Amazon.com (NASDAQ:AMZN) finally closed above $1,000 on Friday, but at least one Wall Street pro sees the stock moving even higher. Tom Forte at Maxim boosted his price target on the shares from $1,075 to $1,300 on Tuesday.

Cracking into four digits -- something that happened on an intraday basis twice last week before finally closing above that chin-up bar on Friday and moving slightly higher on Monday -- is something that will stir analysts into raising their price goals. You don't want to be on the wrong side of $1,000 when Amazon's moving, even if a correction that would send the leading online retailer's stock back into the triple digits wouldn't be a surprise. However, Forte's boost isn't just a matter of tossing a token poker chip on to the table as a raise to stay in the game. He sees several categories available to Amazon with global total addressable markets exceeding $1 trillion. Amazon has come a long way in its first 20 years as a public company, but Forte believes that there's still a lot of room to grow.

A physical Amazon retail store.

Image source: Amazon.com.

Living up to its name

Maxim's Forte studied 18 different market opportunities for Amazon, including four categories which the dot-com darling has yet to officially enter. Let's assess Amazon's prospects in those four new market opportunities.

  • Credit
  • Gas stations
  • Pharmacy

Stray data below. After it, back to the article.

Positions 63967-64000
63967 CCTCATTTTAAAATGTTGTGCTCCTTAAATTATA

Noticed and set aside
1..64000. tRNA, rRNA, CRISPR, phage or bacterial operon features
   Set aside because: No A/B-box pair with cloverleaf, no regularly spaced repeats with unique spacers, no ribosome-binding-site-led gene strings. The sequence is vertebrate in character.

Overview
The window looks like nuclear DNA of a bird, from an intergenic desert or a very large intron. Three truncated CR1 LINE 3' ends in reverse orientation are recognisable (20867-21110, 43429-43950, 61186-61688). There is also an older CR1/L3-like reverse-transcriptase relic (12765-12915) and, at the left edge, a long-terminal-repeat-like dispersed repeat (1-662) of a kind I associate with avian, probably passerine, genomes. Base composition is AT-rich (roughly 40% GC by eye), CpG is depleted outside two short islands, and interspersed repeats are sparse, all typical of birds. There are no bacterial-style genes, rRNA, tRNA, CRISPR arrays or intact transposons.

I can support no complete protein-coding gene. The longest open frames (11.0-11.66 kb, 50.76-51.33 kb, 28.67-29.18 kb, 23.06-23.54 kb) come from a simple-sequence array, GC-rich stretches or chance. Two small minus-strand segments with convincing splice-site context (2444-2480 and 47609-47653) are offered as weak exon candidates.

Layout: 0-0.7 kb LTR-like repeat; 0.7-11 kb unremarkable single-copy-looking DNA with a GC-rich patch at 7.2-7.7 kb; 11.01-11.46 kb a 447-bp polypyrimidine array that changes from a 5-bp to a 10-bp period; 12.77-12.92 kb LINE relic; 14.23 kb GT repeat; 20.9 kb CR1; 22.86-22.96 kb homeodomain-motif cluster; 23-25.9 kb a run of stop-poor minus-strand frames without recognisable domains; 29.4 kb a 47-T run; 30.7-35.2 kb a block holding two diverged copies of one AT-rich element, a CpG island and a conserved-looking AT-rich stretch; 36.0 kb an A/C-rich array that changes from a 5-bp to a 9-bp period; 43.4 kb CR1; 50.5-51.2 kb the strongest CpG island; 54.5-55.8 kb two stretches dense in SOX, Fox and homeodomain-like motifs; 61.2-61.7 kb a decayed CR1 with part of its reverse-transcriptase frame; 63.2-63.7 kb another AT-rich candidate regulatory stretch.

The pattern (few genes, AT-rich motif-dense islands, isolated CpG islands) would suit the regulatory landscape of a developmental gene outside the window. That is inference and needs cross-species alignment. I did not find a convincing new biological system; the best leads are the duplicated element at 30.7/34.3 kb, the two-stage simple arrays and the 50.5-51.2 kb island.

• Travel

When it comes to credit, Amazon has tiptoed into financial services over the years. Amazon Pay launched a decade ago as an online payments processing service. Amazon also has its own branded credit card, naturally in partnership with an issuing bank. There is an opportunity for Amazon to play a bigger role in financing, cashing in on the higher interest rates that are available in consumer credit. 

Gas stations may seem like an outlandish suggestion, but keep in mind that Amazon's already starting to open physical stores. An experiment that began with pop-up holiday stores a few years ago has evolved into a couple of Amazon-branded stores as well as a recent push into groceries with drive-thru convenience. Following the lead of warehouse clubs and convenience stores it wouldn't be a surprise if gas pumps show up as a way to keep customers coming back.

Amazon as a drug dealer isn't far fetched, and just last month there were reports that Amazon was exploring an entry into the drugstore market. Just the whiff of Amazon's entry sent shares of pharmacy-benefit management specialists reeling. As more people rely on Amazon for their merchandise and pantry needs why wouldn't it also refill your prescriptions?

The fourth category highlighted by Forte is travel. Amazon launched Amazon Destinations in 2015, offering online travel bookings in select markets. It nixed the platform six months later, just as it was bowing out of its Amazon Local flash sale hub. It may seem odd to make a big push into online travel so soon after failing, but Amazon likely learned a lot the last time around. Amazon is also, quite frankly, a lot larger now than it was just two years ago.

Amazon is a serial disruptor, and it obviously isn't done upending industries and giving established players fits.   

Rick Munarriz has no position in any stocks mentioned. The Motley Fool owns shares of and recommends Amazon. The Motley Fool has a disclosure policy.